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Closings need less paperwork, says 69-page CFPB report

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Mortgage Professional America | 24 Apr 2014, 09:02 AM Agree 0
The CFPB has issued a 69-page report on the need to reduce closing paperwork. The report touts the benefits of "e-closings" as an alternative
  • TimK | | 24 Apr 2014, 09:25 AM Agree 0
    Haven't any of them purchased a home recently?

    Seriously, they needed to do a study to determine that there were too many pages of paperwork. But then again they were the ones behind the GFE going to multiple pages when the old one pager had everything you needed to know, if you just read it. But therein lies the problem, one page or 100 - if nobody reads any of it, what difference does it make?
  • ronald laprade | | 24 Apr 2014, 09:30 AM Agree 0
    Just a comment ...my customers don't read the edocs for disclosures ...even when I ask them to ...
  • S Johnson | | 24 Apr 2014, 09:34 AM Agree 0
    Is this not the same director that wanted to add another 43 pages of mortgage documents last year to our mortgage packages?
  • Griff | | 24 Apr 2014, 09:42 AM Agree 0
    Amusing, the new 8 pages that explains the closing part of the borrowing process is sure not to help with this situation. The biggest problem we have is agencies like cfpb increasing the paperwork. Two page settlement sheet worked great. Everything was listed line by line.

    Bankers disclose differently than brokers, so the whole process is difficult. The cfpb has no problem confusing consumers with the concept brokers show all the income in the transaction and bankers none.

    Consumers have no idea what all that means. E-closings sound great, but how will consumers even begin to grasp what they are e-signing? How about the cfpb ask the question of whether the consumer gets 3 days to look at closing docs or would rather close before they lose a rate lock or miss a house payment. Amusing or Amazing?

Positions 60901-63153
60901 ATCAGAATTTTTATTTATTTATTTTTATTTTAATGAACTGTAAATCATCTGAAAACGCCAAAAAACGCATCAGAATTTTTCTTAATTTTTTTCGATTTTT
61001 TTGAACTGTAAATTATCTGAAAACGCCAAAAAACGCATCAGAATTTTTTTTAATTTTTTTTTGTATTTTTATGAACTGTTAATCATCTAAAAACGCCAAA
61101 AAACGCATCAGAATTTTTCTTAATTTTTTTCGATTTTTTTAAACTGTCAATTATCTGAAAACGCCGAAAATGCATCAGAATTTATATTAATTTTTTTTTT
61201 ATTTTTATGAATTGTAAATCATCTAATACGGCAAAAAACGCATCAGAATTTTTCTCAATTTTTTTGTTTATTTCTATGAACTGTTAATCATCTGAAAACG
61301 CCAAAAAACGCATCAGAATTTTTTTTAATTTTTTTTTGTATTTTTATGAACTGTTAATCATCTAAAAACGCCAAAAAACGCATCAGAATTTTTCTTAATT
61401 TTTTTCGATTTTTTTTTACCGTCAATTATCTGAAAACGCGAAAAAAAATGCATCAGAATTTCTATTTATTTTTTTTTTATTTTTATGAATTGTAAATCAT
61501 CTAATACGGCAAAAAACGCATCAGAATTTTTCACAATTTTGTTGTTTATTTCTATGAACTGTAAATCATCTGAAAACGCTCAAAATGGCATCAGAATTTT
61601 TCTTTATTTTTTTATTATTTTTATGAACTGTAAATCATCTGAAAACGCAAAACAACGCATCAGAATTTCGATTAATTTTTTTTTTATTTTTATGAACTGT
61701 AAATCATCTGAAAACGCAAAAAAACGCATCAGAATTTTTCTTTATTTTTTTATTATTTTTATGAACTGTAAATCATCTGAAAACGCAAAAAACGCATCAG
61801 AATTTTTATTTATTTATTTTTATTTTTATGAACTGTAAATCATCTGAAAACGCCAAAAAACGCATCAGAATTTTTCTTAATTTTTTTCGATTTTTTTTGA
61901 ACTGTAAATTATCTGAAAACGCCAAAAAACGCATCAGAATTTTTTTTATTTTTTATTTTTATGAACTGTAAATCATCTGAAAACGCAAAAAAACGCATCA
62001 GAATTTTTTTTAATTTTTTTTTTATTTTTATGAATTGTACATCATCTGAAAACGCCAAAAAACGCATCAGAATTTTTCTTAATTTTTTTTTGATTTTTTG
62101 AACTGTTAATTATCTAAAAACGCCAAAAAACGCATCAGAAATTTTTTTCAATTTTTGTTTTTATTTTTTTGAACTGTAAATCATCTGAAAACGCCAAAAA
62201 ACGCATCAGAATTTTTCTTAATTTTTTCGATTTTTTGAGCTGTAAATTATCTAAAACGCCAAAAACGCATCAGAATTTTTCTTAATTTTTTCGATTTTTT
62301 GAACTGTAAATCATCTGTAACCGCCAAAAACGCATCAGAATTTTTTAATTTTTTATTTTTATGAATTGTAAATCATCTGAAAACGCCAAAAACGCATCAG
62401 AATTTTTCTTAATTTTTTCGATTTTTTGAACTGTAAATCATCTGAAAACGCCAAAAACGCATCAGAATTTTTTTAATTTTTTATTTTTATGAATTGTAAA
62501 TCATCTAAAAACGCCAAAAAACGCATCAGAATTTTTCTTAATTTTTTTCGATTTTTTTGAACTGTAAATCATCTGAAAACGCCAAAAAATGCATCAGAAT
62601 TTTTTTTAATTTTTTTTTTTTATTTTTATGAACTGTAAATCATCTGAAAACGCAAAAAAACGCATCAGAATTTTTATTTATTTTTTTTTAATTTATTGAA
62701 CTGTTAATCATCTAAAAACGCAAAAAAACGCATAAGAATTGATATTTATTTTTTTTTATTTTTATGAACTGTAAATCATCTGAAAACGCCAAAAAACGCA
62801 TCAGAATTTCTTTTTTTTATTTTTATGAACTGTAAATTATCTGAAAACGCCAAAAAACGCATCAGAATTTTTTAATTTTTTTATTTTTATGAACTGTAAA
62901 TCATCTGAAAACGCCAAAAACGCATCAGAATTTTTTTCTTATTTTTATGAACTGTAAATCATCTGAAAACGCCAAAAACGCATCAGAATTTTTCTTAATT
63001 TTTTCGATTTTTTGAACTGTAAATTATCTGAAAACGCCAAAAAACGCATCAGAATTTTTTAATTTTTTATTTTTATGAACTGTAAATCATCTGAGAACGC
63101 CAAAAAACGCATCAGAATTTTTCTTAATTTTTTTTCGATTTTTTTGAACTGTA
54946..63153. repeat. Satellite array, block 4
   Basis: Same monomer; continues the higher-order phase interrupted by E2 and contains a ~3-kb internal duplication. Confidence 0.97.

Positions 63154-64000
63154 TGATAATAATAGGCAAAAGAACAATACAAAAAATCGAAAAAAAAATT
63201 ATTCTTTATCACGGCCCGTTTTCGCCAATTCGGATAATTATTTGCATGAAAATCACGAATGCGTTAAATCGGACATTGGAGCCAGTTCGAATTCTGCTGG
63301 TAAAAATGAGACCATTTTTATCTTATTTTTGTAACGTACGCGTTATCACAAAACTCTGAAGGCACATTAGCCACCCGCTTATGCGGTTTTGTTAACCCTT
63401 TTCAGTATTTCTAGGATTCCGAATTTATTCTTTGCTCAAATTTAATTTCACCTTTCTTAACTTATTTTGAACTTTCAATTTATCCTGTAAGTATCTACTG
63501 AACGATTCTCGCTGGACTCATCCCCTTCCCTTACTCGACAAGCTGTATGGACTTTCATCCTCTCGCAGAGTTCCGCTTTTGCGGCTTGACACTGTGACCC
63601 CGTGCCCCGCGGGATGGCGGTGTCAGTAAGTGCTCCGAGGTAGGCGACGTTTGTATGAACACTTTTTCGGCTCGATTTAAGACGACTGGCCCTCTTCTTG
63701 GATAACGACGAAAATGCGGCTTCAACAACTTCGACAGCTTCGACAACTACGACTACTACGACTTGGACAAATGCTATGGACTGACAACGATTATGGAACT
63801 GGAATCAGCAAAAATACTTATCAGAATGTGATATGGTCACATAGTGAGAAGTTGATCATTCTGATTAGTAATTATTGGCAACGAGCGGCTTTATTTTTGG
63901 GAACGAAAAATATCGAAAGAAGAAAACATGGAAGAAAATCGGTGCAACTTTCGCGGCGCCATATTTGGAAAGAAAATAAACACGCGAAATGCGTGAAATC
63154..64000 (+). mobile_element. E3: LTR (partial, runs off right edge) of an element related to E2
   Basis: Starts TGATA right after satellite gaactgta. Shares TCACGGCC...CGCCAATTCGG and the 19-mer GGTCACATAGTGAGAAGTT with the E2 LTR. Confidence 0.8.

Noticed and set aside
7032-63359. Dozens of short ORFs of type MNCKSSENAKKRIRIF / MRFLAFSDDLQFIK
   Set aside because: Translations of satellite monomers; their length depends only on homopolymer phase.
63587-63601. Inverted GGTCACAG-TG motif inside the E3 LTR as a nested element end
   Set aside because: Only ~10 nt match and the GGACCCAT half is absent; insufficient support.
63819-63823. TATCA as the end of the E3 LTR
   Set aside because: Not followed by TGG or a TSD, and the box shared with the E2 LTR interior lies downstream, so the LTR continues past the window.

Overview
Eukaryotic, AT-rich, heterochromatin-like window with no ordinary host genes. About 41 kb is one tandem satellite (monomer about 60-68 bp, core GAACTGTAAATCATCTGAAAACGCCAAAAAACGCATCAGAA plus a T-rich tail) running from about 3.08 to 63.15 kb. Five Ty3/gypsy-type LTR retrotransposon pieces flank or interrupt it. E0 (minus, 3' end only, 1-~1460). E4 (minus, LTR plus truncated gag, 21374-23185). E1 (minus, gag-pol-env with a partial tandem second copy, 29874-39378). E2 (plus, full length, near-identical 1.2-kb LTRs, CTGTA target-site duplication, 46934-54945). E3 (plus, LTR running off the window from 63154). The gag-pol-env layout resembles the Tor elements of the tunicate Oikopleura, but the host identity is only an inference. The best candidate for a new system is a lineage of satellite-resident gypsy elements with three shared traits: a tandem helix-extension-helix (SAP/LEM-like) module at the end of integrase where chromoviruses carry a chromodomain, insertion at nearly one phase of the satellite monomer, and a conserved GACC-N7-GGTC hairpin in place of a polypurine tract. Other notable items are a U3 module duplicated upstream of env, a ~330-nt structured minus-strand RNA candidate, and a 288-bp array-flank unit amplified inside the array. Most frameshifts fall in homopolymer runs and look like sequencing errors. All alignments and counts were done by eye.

• TimT | | 24 Apr 2014, 09:43 AM Agree 0
    I know an industry rep from NJ spoke to Cordray about this over about 18 months ago. The guy asked CFPB to consider a National mortgage application and closing docs, that were co-ordinated with Fannie, Freddie and Gov's.

    When you compile all the Fed, State and lender disclosures the application can reach 150+ pages. Closing is not much better, but having 8 page mortgages with one lender and 6 page ones with another, signifies that something is amiss.
  • Joe | | 24 Apr 2014, 09:48 AM Agree 0
    Finally, something that Cordray and I can agree on.
  • TODD | | 24 Apr 2014, 10:07 AM Agree 0
    What a joke,....any time you add govn't "oversight"/over regulation, you get this. They< BOMB ADMIN>, DODD/FRANK, WARREN....etc...have caused this less then chipper environment.
  • W. Redel | | 24 Apr 2014, 10:43 AM Agree 0
    The amount of paper is an "effect". The "cause" is too many redundant conditions, rules & regulations from multiple government agencies at both the federal & state levels plus the overlays required by investors. An FHA mortgage in 2007 had approximately 30 pages in the closing package. Same mortgage today can easily have over 100. One big part of that is the overwhelming number of disclosures
  • John Rogers/jer/oh | | 09 May 2014, 08:36 AM Agree 0
    Richard is a good man but I wonder how many NSA's were involved in contributing to the 69-page report? Has he looked at SS's, TC's, lenders, to determine their often disfunctionality i.e. rushing a closing to get their fees, consistent late doc arrival, errors on docs, mis or lack of accurate information, low fees for 150 plus pages and no review time? Is he aware that the NSA is usually the only "live" body bo's ever see?
    If "customer/borrower" service is the goal, the cfpb needs to meet with NSA's...we can tell them what the problems are in no uncertain terms as well as corrective measures to resolve many cs issues. jer/oh
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